Fourth Pocket: Money for the "Cup of Cold Water". Some members are best motivated to give to humanitarian purposes. These members have compassion for the needs of their hurting brothers. They give to hunger projects, hospitals, and to provide housing and emergency relief.

Fifth Pocket: Money for "Bricks and Mortar". Some people are best motivated to give for buildings or physical expansion. This money is specially earmarked for church buildings. Some give large amounts to physical projects, but only occasionally fund other projects. However, almost all members want to give something for their church building projects.

 
Contributed By:
George Dillahunty
 
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"A cynic is a man [or, woman] who tells you the truth about your own motives." - Russel Green

 
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SermonCentral 
 
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People are often unreasonable, illogical, and self-centered; Forgive them anyway.

If you are kind, People may accuse you of selfish, ulterior motives; Be kind anyway.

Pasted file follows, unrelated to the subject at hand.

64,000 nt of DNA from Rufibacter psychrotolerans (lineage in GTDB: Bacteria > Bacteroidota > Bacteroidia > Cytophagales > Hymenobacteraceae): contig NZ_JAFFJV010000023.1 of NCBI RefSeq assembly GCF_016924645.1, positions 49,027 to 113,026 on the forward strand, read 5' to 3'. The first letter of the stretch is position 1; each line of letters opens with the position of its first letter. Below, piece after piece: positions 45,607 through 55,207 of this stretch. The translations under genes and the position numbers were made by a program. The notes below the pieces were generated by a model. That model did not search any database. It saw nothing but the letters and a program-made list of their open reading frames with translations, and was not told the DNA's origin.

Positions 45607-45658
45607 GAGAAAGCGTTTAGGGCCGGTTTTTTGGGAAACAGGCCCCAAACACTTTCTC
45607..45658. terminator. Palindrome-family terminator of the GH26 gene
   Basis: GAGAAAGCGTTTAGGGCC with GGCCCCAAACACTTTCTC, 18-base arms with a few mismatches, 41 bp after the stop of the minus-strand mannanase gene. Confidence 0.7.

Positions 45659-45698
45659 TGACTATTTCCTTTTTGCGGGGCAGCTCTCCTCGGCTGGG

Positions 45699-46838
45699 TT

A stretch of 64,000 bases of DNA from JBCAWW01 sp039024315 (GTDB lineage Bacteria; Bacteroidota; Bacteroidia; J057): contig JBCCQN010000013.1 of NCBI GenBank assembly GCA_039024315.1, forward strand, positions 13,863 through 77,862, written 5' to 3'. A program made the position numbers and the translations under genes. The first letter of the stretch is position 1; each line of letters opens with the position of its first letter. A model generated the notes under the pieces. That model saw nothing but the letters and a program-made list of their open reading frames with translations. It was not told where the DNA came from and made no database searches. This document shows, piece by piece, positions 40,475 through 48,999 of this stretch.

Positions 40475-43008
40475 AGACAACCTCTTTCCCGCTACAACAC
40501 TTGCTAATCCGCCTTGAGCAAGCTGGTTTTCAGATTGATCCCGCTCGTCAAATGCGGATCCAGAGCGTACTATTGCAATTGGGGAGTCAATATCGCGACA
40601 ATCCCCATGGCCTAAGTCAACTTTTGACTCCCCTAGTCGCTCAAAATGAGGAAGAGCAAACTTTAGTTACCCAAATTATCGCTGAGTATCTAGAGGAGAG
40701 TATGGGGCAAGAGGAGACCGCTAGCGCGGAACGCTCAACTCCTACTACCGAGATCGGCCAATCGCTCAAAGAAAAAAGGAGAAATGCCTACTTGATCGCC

If you are successful, you will win some false friends and some true
enemies;
Succeed anyway.

If you are honest and frank, people may cheat you;
Be honest and frank anyway.

What you spend years building, someone could destroy overnight; Build anyway.

If you find serenity and happiness, they may be jealous;
Be happy anyway.

The good you do today, people will often forget tomorrow;
Do good anyway.

Give the world the best you have, and it may never be enough; Give the world the best you’ve ...

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Kindness can become its own motive. We are made kind by being kind.

 
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"A really thankful heart will extract motive for gratitude from everything, making the most even of scanty blessings."

 
Contributed By:
Matthew Kratz
 
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Tags: Hypocrisy (add tag)
 
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C.S. Lewis said: